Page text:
name    = "www.your-domain.com"
  type    = "A"
  ttl     = "300"
  records = [data.terraform_remote_state.deployment.outputs.public_id]
}

In case you would like to read state outputs of multiple workspaces (eg. to do a gradual switch with weighted routing) you can do this using list of available deployments:

data "terraform_remote_state" "deployments" {
  for_each  = var.environments
  backend   = "s3"
  workspace = each.key

  config = {
    # your S3 backend configuration
  }
}

# then to access outputs of one of the environments you can use:
output "public_ip" {
  value = data.terraform_remote_state.deployments[var.current].outputs.public_ip
}

Automating actions

Deploying new stack

Enough theory, let's see how it looks in practice - and it's much simpler than you could think. In fact it's fairly simple (in it's basic form of course). First thing we will do is deploying new version of our application and we will do so by creating new workspace to isolate resources:

Terraform blue-green - deploying green

cd app-stack
terraform workspace new v2
terraform apply

Now, that we have new version deployed it's time to test - we can check if everything works as we want. However our public endpoints are still pointing to our blue deployment. We can do all of these tests before risking failures with real users.

Switching blue to green

If we performed some, at least basic, tests we can move forward. You can improve this solution to use gradual switch with more advanced load balancing, or pick some strategy, like geo-distribution - for the sake of simplicity, however, I will just do a big-bang. This is also a moment, when you can perform all of the data migration aspects, that I do not include in this article.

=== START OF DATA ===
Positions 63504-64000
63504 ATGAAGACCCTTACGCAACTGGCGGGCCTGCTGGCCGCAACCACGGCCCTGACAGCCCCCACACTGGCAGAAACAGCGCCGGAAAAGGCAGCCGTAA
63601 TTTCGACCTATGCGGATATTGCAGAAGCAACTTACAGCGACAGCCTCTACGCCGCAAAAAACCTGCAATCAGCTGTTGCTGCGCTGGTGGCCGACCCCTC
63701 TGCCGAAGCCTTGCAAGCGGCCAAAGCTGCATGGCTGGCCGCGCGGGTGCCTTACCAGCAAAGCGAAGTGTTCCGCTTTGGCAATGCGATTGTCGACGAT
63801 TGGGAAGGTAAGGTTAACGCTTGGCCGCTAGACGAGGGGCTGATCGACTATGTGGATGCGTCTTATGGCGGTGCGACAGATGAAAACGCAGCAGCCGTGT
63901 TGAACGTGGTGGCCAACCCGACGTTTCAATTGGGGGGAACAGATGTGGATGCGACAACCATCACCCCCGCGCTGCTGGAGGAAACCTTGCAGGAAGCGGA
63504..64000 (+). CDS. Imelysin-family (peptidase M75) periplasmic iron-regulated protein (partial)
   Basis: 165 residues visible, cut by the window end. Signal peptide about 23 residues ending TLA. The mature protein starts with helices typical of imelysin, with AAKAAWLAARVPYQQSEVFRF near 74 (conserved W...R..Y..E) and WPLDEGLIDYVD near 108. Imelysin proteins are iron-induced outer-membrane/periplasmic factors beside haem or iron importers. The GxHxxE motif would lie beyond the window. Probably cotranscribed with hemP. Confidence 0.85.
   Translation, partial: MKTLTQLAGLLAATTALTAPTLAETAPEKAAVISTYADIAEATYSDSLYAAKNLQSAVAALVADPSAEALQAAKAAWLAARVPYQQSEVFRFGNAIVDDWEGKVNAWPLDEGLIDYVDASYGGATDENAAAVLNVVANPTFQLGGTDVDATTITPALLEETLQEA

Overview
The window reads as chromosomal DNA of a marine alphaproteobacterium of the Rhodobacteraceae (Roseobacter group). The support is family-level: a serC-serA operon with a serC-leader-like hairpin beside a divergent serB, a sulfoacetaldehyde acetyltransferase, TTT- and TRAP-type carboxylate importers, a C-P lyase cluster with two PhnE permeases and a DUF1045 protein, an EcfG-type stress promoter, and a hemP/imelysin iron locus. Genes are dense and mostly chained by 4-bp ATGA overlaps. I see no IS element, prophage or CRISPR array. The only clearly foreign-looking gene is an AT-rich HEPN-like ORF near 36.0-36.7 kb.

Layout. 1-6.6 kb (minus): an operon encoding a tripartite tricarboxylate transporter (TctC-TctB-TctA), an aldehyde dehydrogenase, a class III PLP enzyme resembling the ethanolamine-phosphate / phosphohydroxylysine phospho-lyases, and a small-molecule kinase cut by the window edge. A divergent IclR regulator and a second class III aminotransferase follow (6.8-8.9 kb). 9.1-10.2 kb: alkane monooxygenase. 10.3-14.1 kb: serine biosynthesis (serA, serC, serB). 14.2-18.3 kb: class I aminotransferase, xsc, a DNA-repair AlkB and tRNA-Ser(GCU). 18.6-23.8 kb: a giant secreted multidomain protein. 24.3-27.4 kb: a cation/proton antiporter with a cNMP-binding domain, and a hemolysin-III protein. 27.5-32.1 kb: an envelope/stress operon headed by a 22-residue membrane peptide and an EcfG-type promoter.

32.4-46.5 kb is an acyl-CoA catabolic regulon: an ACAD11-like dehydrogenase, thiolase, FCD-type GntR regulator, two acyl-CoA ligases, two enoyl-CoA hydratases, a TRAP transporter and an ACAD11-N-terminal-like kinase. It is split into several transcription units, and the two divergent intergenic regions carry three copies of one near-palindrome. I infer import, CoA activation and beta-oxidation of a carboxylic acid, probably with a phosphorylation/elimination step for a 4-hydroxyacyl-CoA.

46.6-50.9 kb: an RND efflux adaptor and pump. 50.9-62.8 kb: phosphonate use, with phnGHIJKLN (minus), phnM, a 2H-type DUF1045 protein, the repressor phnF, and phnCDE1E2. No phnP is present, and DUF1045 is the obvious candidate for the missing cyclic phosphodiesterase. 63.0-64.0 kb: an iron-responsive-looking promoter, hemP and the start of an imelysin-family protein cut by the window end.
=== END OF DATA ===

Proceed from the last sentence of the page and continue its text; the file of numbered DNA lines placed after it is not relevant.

This one is actually the simplest part - at this time we do not even touch the deployment stacks, we only update the wrapper to pick different deployment by switching the parameters:

Terraform blue-green - switching active deployment

cd wrapper-stack
terraform apply -var current=v2

The important thing here is that we are only switching where the wrapper (endpoint) stack points. We do not touch the deployments so in case of failure we can swill just update the wrapper stack to point back to old version.

Deleting old stack

Last thing which is left is the cleanup of old environment, which we do not need anymore. When we perform all the checks and we are sure we can live with out new version, we simply delete all resources - as usual with Terraform:

Terraform blue-green - deleting blue

cd app-stack
terraform workspace select v1
terraform destroy
terraform workspace select default
terraform workspace delete v1

You won't be able to do terraform workspace delete <old> while using it as selected workspace, that's why we need to switch to default first.

In case of any failures in the new stack, instead of deleting old stack, just keep to old blue stack and delete new (failed) one.

Post scriptum - I still like CloudFormation more when targeting AWS exclusively.